My problem has two steps:

Step 1- I place both temperature sensors in the same environment. Even though they should be reading the same temperature, I can expect a little bit of offset due to internal error between the sensors.

Step 2- I place both temperature sensors in different environments. I now expect there to be differences in the data from each sensor as they are in different environments, but I also know that some of that difference is due to the offset found in Step 1.

My questions becomes:

How can I quantify the error found in step 1 and create a correction factor ? (Perhaps using a regression analysis?)

How can I apply the above correction factor to Step 2?

As an example, here is some dummy data

Step 1-

Sensor 1 Sensor 2

10 10

10 9

11 11

12 11.8

13 12.9

14 13.9

It looks like Sensor 2 consistently reads a little low (or conversely that Sensor 1 reads a little high). Since I don't know the actual temperature this is a relative problem. The question for step 1 is- how to calculate a correction factor that would basically make these two sets of numbers be close to equal (as they should be since they were reading the same temperatures).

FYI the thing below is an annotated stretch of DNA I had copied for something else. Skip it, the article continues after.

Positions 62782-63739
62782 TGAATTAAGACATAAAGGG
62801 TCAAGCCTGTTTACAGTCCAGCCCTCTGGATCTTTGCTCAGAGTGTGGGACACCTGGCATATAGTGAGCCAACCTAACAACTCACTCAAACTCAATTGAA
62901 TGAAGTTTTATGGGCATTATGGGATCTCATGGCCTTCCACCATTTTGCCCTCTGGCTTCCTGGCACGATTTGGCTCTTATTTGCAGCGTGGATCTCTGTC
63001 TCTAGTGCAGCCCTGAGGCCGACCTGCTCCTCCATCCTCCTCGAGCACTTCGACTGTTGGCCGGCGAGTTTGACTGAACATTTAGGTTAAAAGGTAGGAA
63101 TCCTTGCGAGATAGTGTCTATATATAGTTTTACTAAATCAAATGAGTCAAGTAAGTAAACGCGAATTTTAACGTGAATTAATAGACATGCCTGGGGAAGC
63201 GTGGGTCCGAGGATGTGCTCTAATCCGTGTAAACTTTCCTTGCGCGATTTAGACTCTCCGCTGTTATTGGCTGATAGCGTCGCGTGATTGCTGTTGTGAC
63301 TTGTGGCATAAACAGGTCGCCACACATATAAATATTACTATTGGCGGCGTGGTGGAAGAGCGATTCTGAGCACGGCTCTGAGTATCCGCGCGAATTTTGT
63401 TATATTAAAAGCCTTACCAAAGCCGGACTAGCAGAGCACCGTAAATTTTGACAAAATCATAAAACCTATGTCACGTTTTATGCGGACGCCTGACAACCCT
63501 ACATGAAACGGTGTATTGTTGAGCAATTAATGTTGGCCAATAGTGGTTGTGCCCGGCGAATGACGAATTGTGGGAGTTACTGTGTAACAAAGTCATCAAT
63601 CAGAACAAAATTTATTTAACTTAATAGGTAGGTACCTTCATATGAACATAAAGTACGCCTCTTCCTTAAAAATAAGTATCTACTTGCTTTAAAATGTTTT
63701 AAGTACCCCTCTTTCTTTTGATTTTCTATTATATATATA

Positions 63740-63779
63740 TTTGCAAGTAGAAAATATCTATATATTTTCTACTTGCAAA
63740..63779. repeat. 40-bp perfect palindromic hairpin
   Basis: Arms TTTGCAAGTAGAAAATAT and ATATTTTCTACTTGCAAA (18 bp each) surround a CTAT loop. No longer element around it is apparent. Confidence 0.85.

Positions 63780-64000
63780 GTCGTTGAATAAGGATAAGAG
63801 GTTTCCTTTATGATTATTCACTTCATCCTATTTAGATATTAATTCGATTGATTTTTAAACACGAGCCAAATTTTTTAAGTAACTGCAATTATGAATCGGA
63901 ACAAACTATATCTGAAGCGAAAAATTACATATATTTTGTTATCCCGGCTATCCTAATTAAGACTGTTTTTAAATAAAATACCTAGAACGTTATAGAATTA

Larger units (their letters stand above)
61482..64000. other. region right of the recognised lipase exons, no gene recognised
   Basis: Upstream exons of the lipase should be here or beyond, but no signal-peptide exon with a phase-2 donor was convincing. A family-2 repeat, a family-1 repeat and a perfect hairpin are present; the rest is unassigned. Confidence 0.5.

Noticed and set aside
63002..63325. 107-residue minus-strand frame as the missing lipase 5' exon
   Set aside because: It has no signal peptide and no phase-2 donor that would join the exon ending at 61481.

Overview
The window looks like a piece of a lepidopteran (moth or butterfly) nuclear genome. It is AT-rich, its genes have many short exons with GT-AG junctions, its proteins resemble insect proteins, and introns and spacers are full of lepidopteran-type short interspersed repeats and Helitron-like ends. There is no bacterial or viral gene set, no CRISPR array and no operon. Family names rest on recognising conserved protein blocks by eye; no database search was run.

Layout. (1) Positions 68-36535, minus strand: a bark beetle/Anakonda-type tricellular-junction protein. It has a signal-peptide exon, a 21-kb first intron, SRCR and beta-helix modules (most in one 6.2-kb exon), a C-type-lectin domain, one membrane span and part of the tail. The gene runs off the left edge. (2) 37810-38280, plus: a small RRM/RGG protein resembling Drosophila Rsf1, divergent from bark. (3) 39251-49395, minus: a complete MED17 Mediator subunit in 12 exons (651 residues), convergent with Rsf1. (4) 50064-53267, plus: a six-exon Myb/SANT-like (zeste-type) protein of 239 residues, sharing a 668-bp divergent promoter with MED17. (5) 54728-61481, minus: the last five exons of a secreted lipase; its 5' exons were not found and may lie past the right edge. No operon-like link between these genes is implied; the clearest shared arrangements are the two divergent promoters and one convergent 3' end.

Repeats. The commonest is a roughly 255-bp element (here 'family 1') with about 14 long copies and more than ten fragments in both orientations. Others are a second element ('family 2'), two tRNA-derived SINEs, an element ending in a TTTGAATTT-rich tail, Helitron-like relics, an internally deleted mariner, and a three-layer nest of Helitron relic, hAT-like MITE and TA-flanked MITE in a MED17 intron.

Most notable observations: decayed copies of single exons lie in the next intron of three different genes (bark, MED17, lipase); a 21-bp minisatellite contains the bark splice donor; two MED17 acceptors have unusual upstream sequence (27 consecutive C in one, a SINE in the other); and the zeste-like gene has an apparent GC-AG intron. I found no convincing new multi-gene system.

Step 2-

Sensor 1 Sensor 2

10 13

11 14

12 14

12 14

13 14

Now that the sensors are in different environments, how would I apply the correction factor from Step 1 to these numbers?

My first thought would be to run a liner regression. In this case for the first set of numbers the regression analysis yields the equation y=1.0925x -1.3125. But I'm not sure how to apply this equation to the second set of numbers.

And as a second thought, a linear regression assumes all of the error is in the Y column. But in this case the error can assumed to be in both, so perhaps I should be using a least squares analysis (though I know very little about this kind of stats).